2-Stroke Vs. 4-Stroke Weed Eaters

2-stroke and 4-stroke engines have minor differences
2-stroke and 4-stroke engines have minor differences (Image: Image by Flickr.com, courtesy of R11)

Gasoline powered weed eaters are available with 2 types of engines: 2-stroke and 4-stroke. The biggest difference between them will be the fuel-type required for operation.

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A 2-stroke engine requires a lubricating oil to be added to the fuel mixture. A 4-stroke engine will operate on gas alone, requiring no additives.


2-stroke engines do not have valves, and less moving parts will translate into a longer operational life. 4-stroke engines are much more fuel efficient, allowing for longer use for the same amount of fuel.


If you are environmentally conscious, the 4-stroke is the preferred option as it produces significantly less air pollution. 2-stroke engines are generally louder when operating as well.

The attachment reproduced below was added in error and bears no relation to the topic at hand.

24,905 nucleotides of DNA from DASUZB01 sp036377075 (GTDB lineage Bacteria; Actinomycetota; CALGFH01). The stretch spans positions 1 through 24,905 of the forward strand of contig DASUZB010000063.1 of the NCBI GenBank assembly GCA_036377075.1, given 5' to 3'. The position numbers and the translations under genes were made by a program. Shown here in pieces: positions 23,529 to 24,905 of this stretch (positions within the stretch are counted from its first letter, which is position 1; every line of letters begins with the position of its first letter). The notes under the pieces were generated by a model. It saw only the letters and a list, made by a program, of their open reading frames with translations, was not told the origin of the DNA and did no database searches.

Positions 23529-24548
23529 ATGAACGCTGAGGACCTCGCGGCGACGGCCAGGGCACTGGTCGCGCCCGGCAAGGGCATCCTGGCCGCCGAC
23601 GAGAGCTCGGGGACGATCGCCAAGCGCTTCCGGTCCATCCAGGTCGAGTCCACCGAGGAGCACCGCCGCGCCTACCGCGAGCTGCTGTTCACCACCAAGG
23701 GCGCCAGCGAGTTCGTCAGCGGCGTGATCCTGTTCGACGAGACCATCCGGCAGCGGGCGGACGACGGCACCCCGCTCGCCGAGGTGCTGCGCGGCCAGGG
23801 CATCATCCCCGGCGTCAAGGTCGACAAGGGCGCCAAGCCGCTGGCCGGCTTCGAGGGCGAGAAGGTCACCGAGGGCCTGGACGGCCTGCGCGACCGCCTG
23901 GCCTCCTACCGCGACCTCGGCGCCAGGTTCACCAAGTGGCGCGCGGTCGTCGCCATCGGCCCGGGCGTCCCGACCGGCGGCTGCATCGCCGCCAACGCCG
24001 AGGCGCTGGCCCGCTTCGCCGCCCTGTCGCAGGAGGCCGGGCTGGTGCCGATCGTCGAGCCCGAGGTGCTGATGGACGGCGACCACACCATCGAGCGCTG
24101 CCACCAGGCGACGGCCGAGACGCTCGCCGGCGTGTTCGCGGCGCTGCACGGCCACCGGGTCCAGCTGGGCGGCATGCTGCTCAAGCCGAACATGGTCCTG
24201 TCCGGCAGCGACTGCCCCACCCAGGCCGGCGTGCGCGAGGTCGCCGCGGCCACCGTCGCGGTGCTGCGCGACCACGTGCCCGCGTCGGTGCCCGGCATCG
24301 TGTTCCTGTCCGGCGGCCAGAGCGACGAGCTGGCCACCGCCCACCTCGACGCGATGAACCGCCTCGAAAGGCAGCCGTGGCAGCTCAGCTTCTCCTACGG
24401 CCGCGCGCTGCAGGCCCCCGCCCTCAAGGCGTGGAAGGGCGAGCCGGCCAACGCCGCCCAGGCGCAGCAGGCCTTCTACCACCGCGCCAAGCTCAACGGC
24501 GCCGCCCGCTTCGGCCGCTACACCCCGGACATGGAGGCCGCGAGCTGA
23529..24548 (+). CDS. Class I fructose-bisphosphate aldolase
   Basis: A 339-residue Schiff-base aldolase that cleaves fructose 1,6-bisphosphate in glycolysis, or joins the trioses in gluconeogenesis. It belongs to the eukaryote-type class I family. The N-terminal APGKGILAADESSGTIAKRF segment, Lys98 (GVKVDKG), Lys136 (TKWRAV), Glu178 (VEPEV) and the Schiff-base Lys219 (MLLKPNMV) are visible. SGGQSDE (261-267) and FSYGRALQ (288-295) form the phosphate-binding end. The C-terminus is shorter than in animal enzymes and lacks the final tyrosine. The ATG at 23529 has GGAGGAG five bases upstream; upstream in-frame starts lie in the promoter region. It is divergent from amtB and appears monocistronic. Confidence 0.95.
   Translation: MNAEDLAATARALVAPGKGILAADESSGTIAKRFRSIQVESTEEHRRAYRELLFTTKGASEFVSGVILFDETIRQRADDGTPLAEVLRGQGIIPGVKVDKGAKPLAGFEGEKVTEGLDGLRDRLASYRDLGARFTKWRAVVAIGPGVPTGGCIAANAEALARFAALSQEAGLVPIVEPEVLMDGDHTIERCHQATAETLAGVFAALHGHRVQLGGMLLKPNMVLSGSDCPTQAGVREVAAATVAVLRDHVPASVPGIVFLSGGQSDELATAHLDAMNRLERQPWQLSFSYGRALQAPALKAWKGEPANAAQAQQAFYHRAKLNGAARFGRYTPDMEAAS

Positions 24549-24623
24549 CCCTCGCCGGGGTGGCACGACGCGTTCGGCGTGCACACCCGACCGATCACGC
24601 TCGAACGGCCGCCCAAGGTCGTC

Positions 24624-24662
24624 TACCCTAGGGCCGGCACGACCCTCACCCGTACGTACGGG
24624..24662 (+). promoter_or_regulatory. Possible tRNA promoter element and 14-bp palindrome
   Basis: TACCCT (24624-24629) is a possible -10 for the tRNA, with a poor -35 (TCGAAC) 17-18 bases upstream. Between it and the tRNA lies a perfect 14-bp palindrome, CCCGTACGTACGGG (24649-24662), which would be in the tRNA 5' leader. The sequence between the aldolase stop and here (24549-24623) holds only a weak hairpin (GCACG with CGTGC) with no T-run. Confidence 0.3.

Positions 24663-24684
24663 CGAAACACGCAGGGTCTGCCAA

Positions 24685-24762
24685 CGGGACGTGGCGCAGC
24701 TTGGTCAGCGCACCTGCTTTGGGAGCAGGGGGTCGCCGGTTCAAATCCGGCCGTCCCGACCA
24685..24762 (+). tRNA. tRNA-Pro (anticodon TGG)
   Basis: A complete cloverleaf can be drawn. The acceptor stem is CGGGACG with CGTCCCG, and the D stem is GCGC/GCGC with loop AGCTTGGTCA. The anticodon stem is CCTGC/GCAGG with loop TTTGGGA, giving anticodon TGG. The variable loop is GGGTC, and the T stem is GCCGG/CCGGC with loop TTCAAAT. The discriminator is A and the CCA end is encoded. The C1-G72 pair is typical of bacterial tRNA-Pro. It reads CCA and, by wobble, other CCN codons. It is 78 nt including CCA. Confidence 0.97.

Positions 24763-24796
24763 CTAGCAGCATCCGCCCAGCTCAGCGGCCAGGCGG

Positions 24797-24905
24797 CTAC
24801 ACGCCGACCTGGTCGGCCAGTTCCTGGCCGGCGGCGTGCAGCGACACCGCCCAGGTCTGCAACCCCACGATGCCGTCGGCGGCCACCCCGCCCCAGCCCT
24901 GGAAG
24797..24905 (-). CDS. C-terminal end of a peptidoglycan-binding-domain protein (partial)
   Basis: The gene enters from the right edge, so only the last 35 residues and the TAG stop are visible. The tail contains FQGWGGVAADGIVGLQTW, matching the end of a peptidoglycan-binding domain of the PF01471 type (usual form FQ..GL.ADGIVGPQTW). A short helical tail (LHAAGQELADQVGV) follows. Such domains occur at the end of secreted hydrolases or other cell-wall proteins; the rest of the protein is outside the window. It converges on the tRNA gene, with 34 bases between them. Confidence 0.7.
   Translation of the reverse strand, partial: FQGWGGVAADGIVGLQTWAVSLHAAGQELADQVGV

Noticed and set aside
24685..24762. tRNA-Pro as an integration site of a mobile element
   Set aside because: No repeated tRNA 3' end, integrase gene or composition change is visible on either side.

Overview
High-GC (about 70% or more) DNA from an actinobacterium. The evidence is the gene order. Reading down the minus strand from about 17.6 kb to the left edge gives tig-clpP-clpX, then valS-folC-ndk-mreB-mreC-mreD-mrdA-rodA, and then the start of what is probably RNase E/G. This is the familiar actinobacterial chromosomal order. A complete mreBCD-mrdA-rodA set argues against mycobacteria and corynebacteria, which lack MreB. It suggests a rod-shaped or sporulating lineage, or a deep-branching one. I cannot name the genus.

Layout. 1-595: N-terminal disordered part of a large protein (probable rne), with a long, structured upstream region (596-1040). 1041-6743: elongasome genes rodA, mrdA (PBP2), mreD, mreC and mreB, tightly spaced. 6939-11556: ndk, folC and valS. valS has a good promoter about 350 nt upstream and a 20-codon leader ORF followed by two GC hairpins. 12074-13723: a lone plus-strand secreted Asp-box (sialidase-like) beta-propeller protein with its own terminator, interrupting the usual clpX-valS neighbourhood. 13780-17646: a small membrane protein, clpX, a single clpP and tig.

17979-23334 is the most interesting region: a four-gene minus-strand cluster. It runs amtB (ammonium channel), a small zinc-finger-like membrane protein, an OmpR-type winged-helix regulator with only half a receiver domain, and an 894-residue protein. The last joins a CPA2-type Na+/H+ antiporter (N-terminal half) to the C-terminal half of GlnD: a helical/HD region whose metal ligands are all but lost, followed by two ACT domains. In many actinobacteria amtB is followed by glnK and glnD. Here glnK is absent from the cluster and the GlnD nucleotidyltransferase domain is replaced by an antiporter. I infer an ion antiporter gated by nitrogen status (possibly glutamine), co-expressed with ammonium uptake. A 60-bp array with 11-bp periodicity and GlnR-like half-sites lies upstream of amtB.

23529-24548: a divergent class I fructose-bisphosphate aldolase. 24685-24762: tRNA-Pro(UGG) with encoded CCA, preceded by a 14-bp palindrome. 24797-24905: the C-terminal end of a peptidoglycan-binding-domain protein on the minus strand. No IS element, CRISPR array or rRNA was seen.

The 4-stroke engine was developed by Nikolaus August Otto in 1876. Two years later, the 2-stroke engine was invented by Sir Dougald Clerk in 1878.

Fun Fact

Gasoline powered automobile engines utilize the 4-stroke design. However, diesel engines can operate on either the 2 or 4-stroke cycle.


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